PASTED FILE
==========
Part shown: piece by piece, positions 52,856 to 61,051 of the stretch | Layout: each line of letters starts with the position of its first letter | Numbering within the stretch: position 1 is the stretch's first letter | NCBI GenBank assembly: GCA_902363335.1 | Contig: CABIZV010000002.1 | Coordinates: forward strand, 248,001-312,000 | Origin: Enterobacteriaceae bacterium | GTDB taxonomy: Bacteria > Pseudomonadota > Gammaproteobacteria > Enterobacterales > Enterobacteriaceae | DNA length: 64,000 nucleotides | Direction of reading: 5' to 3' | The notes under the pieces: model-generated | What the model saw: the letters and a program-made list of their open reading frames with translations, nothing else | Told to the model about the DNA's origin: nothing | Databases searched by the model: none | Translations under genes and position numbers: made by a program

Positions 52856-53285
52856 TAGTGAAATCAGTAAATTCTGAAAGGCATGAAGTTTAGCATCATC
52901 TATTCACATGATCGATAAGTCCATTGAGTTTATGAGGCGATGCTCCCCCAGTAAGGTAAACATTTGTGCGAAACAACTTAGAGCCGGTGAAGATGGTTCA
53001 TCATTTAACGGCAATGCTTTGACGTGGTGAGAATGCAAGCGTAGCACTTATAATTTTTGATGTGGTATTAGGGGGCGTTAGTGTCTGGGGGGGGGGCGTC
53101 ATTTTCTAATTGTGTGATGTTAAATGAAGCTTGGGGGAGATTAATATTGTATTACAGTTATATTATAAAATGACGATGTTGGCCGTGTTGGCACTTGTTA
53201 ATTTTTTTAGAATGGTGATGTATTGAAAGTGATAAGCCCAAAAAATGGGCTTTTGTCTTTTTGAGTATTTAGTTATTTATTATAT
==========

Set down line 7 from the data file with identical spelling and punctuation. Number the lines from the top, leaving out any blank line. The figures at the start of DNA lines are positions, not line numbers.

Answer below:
53201 ATTTTTTTAGAATGGTGATGTATTGAAAGTGATAAGCCCAAAAAATGGGCTTTTGTCTTTTTGAGTATTTAGTTATTTATTATAT